In Africa and Southeast Asia, for the first time, subject peoples had seen Europeans defeated in battle - and had even participated in the battles which had defeated them; every major independence movement leader of mid-century cited the Great War as the first time they really believed it could be possible to eject the Europeans from their lands.
In the United Kingdom, the massive losses brought about Aussie and Kiwi nationalism, and heightened the push for the devolution which would eventually kill the Empire.
But all of that ignores the deeper scars. The late nineteenth and early twentieth centuries were a time of progress. A time of deep and abiding belief that a grand new world would make everything better - that war was a thing of the past, that economic growth would bring about paradise on earth, that scientific and technological progress would perfect mankind.
The men who lived through the Great War never regained that belief. In a very real sense, the Great War killed the spirit of the west, and it has yet to truly recover.
On Armistice Day,
the Philharmonic will play
But the songs we sing
Will be sad.
It seemed like the war would never end; the churning slaughter would go on and on, forever, until there was nobody left to kill.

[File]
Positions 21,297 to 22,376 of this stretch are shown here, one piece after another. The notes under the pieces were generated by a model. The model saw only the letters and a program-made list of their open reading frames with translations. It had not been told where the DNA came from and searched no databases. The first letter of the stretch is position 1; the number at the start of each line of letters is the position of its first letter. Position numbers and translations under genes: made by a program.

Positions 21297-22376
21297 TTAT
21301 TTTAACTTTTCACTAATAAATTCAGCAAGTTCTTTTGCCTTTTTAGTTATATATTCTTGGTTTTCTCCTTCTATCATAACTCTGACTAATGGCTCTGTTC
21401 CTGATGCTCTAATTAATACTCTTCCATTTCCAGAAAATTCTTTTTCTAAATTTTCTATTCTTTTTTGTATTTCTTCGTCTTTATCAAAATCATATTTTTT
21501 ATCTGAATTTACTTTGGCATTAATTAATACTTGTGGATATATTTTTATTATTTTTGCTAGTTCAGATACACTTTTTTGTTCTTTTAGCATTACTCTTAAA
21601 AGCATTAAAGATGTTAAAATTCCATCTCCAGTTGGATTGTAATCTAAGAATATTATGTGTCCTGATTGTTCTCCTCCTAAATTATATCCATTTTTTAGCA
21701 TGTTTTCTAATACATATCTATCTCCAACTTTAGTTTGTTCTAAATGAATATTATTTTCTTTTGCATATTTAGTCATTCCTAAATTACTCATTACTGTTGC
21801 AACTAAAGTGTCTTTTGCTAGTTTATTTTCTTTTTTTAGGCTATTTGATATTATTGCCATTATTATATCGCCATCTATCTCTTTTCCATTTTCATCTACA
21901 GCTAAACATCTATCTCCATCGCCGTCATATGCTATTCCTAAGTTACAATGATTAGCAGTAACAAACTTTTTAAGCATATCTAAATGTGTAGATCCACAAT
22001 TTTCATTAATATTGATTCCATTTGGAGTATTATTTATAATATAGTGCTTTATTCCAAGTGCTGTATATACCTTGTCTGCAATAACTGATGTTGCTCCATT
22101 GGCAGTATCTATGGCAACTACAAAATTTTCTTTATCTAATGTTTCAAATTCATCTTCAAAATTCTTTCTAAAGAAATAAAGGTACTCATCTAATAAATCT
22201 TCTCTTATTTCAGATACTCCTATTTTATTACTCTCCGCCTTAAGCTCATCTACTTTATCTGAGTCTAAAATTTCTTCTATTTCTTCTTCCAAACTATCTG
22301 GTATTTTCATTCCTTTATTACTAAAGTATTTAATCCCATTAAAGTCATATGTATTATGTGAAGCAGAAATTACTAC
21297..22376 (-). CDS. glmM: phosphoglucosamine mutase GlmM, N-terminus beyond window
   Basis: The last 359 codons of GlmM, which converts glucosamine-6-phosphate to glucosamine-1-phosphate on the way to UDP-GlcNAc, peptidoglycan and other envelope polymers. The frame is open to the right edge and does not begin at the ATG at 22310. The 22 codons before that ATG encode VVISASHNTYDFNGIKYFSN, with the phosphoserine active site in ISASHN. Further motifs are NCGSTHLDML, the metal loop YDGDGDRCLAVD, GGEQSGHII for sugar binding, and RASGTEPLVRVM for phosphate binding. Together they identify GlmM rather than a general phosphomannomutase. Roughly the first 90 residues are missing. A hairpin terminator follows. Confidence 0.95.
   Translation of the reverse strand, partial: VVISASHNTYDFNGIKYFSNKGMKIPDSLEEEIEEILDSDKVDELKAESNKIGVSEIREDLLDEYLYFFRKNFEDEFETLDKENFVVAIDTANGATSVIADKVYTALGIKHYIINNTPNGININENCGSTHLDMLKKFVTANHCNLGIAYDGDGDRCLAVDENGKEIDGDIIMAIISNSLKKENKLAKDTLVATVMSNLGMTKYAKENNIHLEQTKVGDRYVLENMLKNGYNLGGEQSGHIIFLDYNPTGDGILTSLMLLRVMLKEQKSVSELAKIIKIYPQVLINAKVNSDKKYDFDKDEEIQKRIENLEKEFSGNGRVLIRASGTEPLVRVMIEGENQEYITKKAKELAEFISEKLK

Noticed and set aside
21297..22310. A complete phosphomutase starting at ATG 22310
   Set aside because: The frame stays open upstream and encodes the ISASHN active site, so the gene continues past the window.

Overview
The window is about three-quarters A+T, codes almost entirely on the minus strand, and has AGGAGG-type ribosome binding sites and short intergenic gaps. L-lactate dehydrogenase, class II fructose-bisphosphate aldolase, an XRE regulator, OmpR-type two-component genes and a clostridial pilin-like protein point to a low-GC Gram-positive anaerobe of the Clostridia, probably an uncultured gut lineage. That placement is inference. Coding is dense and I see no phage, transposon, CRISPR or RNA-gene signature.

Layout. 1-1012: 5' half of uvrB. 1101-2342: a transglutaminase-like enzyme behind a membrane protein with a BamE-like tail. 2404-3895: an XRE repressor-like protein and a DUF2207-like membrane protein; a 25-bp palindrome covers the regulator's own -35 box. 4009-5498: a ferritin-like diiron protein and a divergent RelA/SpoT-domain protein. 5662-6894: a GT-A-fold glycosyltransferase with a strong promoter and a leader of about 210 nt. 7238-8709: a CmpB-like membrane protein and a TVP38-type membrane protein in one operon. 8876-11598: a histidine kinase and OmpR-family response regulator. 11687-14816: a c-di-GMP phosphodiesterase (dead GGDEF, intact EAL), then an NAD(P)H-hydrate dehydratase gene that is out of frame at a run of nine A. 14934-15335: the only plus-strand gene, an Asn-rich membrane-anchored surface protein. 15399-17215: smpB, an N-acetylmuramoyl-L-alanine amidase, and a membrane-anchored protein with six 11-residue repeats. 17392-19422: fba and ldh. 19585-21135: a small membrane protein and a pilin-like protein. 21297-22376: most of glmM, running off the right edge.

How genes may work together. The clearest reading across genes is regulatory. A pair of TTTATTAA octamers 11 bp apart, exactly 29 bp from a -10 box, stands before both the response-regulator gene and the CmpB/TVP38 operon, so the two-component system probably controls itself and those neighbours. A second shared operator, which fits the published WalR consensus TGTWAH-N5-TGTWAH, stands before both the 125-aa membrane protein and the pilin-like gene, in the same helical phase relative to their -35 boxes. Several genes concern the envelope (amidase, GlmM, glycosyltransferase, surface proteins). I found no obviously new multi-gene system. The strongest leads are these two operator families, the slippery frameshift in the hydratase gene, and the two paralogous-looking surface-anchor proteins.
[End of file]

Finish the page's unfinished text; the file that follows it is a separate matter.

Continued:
But of course, it did end. November 11, 1918: the guns fell silent, and then everyone went home, to try to rebuild, to try to forget. They rebuilt, but they never forgot. How could they forget?
The United States insists it can never forget the death of three thousand people on a single day a decade and a half ago. How deep must the wound have been when the deaths lay in millions, and the national population was much smaller?
The day became a holiday; a celebration of relief, and yet always, even now, a memory of mourning, and a reminder of a debt.
Armistice Day. November 11. Ninety Six years, now, we have remembered it. And well we should; it marked the end of the war when everything changed.